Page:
code,  data science,  recipe

Bar Plot w/ ggplot2

Quick reference for using ggplot2 with R. This package uses data from my covid data pipeline. Please see that post for more details on the data content.

Simple Barplot

library(tidyverse)
load("covid.rdata")

# get latest date so we can plot most recent
latest_date <- max(covid$date)

# simple barplot
covid %>% 
  filter(date == latest_date,
         state != "Puerto Rico") %>%
  ggplot(aes(x = region, y = total_cases)) + 
    geom_bar(stat = "identity")

This will result in a very basic plot that looks like this.

Better Barplot

We need this to look a little better, so here is how you add labels and adjust the scales so the numbers come out in a readable format.

library(tidyverse)
load("covid.rdata")
library(scales)

covid %>% 
  filter(date == latest_date,
         state != "Puerto Rico") %>% 
  ggplot(aes(x = region, y = total_cases)) + 
  geom_bar(stat = "identity") +
  scale_y_continuous(labels = comma) +
  ggtitle("Coronavirus Cases By US Region") + 
  xlab("US Region") +
  ylab("Coronavirus Cases") 

Now we get a nicer looking plot that is ready to publish.

Horizontal Barplot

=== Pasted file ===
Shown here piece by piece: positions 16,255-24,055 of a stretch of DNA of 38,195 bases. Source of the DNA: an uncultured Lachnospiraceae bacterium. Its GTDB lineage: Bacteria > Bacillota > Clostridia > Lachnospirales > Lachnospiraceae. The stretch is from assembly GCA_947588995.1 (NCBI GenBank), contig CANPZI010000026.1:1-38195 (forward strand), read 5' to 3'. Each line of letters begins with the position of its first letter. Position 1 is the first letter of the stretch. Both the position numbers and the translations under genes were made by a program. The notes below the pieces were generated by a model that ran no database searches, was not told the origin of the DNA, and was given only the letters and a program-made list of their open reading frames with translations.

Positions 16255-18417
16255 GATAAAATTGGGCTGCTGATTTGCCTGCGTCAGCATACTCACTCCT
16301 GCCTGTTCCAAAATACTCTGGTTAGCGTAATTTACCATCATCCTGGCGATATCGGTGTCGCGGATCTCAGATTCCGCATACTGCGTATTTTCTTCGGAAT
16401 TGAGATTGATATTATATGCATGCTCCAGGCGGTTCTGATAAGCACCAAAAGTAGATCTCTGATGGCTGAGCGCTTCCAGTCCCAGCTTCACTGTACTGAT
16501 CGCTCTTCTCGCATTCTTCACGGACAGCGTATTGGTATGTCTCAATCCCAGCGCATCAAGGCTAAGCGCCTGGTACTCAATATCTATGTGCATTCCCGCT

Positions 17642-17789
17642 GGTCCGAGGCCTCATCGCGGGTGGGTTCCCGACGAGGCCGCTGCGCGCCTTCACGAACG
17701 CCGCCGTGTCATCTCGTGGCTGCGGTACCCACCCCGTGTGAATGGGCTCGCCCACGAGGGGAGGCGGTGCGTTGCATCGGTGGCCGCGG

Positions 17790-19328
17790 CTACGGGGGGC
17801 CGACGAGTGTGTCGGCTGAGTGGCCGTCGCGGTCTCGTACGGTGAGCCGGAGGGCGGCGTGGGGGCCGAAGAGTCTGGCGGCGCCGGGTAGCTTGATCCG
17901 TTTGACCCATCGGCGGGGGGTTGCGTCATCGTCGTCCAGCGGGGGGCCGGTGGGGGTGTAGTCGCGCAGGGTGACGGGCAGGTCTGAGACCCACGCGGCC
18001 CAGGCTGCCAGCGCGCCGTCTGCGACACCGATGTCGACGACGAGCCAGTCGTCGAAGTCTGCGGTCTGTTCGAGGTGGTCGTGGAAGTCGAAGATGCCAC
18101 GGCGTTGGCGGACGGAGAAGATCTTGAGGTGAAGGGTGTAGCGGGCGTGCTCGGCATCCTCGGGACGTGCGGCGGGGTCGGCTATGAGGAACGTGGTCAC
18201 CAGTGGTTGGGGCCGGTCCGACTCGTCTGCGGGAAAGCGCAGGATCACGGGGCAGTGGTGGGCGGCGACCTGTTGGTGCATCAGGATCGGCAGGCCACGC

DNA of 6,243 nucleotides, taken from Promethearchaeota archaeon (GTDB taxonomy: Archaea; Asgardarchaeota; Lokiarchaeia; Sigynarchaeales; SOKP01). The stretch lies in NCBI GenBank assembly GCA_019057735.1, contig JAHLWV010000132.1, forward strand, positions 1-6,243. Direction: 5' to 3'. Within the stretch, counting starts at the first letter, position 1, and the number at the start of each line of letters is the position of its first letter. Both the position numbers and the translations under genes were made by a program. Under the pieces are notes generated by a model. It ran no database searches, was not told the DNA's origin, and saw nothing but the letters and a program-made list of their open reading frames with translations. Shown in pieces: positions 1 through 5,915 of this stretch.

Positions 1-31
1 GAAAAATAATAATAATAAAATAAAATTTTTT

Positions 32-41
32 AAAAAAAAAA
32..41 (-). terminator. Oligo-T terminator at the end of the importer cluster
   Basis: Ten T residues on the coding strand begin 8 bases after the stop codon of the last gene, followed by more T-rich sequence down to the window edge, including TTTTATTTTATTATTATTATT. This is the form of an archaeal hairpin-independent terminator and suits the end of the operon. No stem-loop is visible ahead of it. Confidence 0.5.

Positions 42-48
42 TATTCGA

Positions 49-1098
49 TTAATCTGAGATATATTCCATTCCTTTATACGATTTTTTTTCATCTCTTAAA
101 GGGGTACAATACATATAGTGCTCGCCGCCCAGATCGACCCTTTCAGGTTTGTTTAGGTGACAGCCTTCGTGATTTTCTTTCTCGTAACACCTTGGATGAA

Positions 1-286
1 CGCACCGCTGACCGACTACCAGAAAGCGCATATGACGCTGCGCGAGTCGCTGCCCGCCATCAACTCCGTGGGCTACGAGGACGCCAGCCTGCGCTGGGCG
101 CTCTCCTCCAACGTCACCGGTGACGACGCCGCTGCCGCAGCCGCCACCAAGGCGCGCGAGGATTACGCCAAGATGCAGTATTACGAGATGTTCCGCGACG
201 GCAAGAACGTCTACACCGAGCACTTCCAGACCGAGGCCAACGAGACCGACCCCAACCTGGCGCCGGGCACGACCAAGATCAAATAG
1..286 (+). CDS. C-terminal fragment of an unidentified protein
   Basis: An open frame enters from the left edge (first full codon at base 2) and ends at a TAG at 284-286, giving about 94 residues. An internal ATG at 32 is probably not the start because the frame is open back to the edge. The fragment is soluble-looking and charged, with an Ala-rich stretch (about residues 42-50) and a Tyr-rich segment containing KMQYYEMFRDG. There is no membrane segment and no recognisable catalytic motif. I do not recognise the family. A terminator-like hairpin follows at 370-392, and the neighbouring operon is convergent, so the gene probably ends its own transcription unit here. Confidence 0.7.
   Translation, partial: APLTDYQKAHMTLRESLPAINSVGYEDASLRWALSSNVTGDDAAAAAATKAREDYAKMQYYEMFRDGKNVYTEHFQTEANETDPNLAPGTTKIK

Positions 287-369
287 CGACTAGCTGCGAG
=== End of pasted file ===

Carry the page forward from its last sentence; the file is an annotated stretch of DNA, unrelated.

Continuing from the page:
Now here is a spruced up Horizontal Boxplot.

covid %>% 
  filter(date == latest_date,
         state != "Puerto Rico") %>% 
  ggplot(aes(x = state, y = infection_rate, fill = region)) + 
  geom_bar(stat = "identity") +
  scale_y_continuous(labels = comma) + 
  coord_flip() + 
  ggtitle("Coronavirus Cases By US State") + 
  xlab("US State") + 
  ylab("Coronavirus Infection Rate") + 
  theme_minimal()

And you will get something like this.

Where to Learn More

You can make most graphs with ggplot2 and it works pretty well with tidyverse. Here is where you can learn all the details you need for ggplot2:

ggplot2 Reference

Matt Campbell has over 20 years of experience in technology, psychometrics, and data analytics, including over 10 years working at the College Board and Educational Testing Service (ETS). He has earned a Master’s degree in Information Systems Management and a Bachelor’s degree in Quantitative Psychology. Matt is the published author of four Apress books including Objective-C Recipes, Swift Quick Syntax Reference, Objective-C Quick Reference, and Learn RStudio IDE, Quick, Effective, and Productive Data Science.

Leave a Reply

Your email address will not be published. Required fields are marked *